We hardly ever use the TV or radio.  In the 2 months that we’ve been on the road, the TV has been on a TOTAL of 6 hours.  And 3 of those 6 hours was to watch the SuperBowl when we were connected to external electricity in a campground.  We just don’t have interest in watching TV. We’d rather watch the stars or take a walk with the dogs or blog or play guitar.  But, people do watch TV while boondocking by running the generator.

Using this method of running the generator and using the lights sparingly, we could go for months without external electricity. The 4 day boondocking limit is due to running out of water, not electricity. The fresh water tank holds 50 gallons, the grey water tank holds 28 gallons and the black water tank holds 25 gallons. We find that the first resource we run out of is grey tank space, followed closely by running out of fresh water.  It fills up first and we have to go dump and also refill the fresh water. This is what keep us from being able to stay out for longer, continuous periods of time without returning to civilization.

To Mom’s question about what we cook with, we have a microwave and a 3 burner stove top but no oven.  See my post about the lack of an oven being 1 of the things we miss that our old RV had that this one doesn’t. Dad, you may want to have Mom read that article as it shows pictures of the inside of the RV that she might enjoy.

Timm cooks a steak on his Coleman propane grill in Joshua Tree National Park.

Moving onto what we eat, which was Sean’s question as well. For breakfast, we eat bagels, cereal, oatmeal, fruit, toast, bacon and eggs.  We usually eat lunch out on the trail, which can be peanut butter and jelly, tuna salad, snack pack lunches, fruit, nuts, chips and cookies.

For dinner, Timm grills out a lot on his little Coleman propane grill.  His favorite grilling meals include barbeque chicken, marinated steak, and brats.  I have a veggie burger which he grills for me.  We have salad, frozen vegetables (corn, broccoli, beans, edamame), potatoes (baked or sometimes a side dish), rolls.  We’ve tried microwave French bread pizza, not bad.  Timm also likes frozen dinners sometimes.  We have things from the deli like a pot roast that is already cooked and we make noodles with it.  There is no real “home cooking” however.  I don’t have my crock pot or electric skillet here as they take up too much space.  I do miss having an oven but it’s not that much of a hardship because so many things are microwavable or can be cooked on the stove top these days. We looked into getting a toaster oven or a NuWave oven but probably will get neither.  They’re too big and we really don’t feel like we’re missing out on much yet.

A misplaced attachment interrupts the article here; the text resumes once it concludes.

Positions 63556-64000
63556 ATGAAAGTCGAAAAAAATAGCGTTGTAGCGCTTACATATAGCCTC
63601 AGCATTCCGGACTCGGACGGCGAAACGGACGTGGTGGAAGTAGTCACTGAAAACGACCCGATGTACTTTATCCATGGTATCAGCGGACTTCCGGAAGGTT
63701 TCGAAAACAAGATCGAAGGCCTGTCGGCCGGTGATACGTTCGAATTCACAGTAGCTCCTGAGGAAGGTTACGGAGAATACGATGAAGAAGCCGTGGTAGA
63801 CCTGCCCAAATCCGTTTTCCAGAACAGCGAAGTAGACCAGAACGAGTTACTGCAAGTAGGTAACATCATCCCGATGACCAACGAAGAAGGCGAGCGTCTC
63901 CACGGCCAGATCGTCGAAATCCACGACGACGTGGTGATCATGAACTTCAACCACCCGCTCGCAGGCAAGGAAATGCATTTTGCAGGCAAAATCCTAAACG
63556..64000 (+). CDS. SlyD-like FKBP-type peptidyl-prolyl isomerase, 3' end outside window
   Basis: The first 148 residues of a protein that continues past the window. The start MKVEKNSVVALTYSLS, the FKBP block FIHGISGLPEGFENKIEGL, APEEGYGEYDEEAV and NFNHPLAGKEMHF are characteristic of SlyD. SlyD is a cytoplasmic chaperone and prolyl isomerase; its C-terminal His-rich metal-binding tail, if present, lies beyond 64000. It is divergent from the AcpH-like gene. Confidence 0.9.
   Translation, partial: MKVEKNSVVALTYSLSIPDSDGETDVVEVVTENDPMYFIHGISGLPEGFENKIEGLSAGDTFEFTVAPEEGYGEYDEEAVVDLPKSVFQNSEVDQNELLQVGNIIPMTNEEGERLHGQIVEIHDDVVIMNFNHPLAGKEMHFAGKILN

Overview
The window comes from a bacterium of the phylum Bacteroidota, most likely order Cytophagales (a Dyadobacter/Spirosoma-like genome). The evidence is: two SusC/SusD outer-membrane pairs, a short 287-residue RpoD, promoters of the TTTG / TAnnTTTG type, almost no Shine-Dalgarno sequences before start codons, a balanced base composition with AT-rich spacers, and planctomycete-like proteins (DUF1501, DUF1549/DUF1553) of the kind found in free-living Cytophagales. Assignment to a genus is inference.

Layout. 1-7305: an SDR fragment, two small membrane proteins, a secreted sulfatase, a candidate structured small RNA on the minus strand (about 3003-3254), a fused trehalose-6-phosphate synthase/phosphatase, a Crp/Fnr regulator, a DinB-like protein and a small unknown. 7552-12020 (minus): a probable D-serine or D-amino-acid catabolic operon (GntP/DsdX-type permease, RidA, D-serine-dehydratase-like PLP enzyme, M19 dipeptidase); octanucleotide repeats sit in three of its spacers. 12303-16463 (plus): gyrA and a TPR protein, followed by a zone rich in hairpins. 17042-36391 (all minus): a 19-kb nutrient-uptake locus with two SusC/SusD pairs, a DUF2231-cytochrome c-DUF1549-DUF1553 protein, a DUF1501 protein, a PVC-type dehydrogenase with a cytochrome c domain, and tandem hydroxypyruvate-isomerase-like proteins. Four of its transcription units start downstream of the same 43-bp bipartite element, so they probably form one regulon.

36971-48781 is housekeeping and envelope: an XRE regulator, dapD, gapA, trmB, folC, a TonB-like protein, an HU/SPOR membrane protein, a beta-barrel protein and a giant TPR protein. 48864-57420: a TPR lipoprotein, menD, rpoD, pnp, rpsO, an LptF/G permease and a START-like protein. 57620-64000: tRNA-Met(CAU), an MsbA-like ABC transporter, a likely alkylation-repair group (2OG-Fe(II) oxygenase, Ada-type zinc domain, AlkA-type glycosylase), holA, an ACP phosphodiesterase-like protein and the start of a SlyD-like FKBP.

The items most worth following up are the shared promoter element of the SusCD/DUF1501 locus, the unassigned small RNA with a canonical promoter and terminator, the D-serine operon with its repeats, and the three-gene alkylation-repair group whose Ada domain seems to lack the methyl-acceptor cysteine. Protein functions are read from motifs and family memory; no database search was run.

All in, I think we eat more healthy than we did in the past.  I ate a lot of junk when I was at Fidelity as there were always donuts or cookies around and we had “food day” about once a week where everyone brought in something to share.  Both Timm and I have lost a little weight but it’s not due to lack of good food.  It’s due to healthy, active living!  In the 2 months since we started our journey, we’ve hiked 134 miles and 16,210 feet in elevation gain! (Reminder that you can click on any picture in our blog for a larger version)

Timm and Theresa on their 20th anniversary in Death Valley.